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The Deadly Reason Caregivers Should Never Leave Children In Cars, Even For A Few Minutes
Leaving a sleeping baby or young child inside a car for just a few minutes to run into a store may seem harmless. But this split-second decision can have deadly consequences.
Heatstroke is the leading cause of non-crash, vehicle-related deaths for children, according to Safekids.org, On average, one child dies from heat stroke in a vehicle every eight days.
Even on a mild-weathered day — say, 70 degrees — the temperature inside of a parked car can reach dangerous levels. In merely 10 minutes, it can rise to 89 degrees. After 20 minutes, the temperature can reach 99 degrees; after 30 minutes, 104 degrees; after 60 minutes, 113 degrees and after two hours, the temperature inside a car can reach a staggering 120 degrees. This scary progression is based on research by Jan Null, who is with the department of earth and climate sciences at San Francisco State University.
Even keeping windows slightly cracked open made little difference in the dangerously rising temperatures.
Add this to the fact that a child’s small body heats up three-to-five times more quickly than an adult’s would in the same condition. This is because a child’s internal cooling system, sweating, is not nearly as effective. Organs start shutting down when the body temperature of a child reaches 104 degrees, and heatstroke happens when it approaches 107 degrees, according to Parents.com.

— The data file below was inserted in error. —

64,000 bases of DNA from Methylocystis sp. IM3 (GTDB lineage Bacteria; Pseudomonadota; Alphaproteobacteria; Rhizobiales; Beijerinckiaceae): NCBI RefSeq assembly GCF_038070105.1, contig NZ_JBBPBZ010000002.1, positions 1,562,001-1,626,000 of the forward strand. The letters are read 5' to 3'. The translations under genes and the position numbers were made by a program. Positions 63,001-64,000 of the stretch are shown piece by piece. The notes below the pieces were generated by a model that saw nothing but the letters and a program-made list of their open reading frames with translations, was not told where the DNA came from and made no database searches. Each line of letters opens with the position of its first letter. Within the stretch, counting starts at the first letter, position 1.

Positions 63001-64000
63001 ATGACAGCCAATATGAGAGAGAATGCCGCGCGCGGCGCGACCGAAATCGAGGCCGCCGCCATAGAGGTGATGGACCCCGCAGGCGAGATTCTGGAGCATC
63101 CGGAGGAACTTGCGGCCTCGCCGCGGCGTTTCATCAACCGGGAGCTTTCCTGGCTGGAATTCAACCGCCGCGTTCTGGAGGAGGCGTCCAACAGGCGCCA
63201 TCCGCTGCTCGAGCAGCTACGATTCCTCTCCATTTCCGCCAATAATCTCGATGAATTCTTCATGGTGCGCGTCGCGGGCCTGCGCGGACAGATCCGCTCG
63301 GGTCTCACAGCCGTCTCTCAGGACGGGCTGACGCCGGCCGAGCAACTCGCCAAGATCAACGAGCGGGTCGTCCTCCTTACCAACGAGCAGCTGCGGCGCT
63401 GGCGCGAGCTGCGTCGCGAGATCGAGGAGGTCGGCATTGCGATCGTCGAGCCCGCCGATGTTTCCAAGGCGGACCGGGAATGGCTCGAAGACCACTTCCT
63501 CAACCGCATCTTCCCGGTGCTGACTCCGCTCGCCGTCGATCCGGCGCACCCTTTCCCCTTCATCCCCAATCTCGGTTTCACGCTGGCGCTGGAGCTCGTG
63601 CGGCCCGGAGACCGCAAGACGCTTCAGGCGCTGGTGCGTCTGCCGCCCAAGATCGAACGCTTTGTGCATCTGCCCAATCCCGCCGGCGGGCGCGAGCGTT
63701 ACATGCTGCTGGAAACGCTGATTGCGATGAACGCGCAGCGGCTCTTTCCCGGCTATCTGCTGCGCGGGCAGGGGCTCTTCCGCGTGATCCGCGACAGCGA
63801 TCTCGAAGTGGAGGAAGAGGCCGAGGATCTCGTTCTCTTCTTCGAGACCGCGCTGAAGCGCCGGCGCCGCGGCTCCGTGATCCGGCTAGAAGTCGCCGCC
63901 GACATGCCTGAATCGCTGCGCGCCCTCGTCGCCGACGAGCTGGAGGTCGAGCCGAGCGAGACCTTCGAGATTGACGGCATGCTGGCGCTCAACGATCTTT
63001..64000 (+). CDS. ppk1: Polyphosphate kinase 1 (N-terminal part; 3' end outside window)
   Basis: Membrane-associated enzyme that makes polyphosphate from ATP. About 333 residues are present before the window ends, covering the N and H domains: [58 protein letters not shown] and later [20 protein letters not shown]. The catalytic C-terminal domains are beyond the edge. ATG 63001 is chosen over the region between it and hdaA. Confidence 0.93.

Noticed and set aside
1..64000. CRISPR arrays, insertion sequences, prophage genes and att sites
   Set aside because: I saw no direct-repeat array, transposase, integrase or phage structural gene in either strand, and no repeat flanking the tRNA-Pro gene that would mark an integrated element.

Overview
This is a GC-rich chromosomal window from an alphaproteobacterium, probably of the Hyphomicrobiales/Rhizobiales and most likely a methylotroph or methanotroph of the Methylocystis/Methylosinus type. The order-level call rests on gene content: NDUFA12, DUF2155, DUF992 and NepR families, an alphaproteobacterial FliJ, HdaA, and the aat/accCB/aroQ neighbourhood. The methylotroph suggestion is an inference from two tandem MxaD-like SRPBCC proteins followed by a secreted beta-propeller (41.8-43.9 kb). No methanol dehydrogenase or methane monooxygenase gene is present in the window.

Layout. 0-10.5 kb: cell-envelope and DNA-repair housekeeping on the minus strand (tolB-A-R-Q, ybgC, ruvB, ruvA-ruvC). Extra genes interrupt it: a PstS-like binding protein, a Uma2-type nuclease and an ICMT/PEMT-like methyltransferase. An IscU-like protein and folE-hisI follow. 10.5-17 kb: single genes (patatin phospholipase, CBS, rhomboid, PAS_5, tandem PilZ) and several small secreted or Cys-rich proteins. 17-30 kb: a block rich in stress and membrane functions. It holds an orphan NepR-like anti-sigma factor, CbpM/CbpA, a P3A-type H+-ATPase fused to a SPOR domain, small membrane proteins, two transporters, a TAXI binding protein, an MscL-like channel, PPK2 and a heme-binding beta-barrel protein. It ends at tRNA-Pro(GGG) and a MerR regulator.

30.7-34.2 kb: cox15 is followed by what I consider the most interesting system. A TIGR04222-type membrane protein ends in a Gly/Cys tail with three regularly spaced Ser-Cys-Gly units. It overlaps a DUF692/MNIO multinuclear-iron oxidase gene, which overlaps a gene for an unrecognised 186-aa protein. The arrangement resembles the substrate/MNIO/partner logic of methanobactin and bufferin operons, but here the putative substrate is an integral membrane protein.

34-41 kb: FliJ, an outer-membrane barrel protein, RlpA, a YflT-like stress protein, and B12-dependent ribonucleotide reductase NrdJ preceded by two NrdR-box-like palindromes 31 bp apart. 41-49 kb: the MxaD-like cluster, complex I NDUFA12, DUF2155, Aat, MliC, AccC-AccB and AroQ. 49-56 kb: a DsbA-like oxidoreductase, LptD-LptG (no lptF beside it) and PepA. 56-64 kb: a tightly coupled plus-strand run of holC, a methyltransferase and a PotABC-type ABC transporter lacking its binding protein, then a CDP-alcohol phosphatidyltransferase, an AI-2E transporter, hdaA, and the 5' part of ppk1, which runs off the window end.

Tragically, many of these hot car-related deaths are a result of caregivers forgetting a sleeping child because of some change in routine. It’s not something they would have ever dreamed happening to them. But one simple mistake — turning right to go to work instead of left to drop a baby off at daycare — can changes the lives of a family forever.
So what can parents do to make sure such a tragic mistake never happens to them? Here are a few tips that can help caregivers avoid forgetting a young child inside of a hot car:
- Place your purse, phone or something else you will need in the back seat of your car. This will ensure that you check the back seat before leaving the vehicle.
- Get into a routine of opening up your vehicle’s back door and checking the back seat every time you exit.
- Keep a stuffed animal or toy in your child’s unoccupied car seat. Put that toy in the front seat when you place the child in the seat as a reminder that the child is in the back of the car.
- Set up a system with your babysitter or childcare provider in advance. Let it be known that if you won’t be dropping off your child for any reason, that you will call them to them know. Likewise, if you miss a dropout without prior warning, instruct your childcare provider to contact you.
- Be sure to discuss the risks of leaving/forgetting children in hot cars with grandparents and anyone else who will be transporting your child.
- If you see a child alone in a vehicle for more than a few minutes, get the child out and call 911.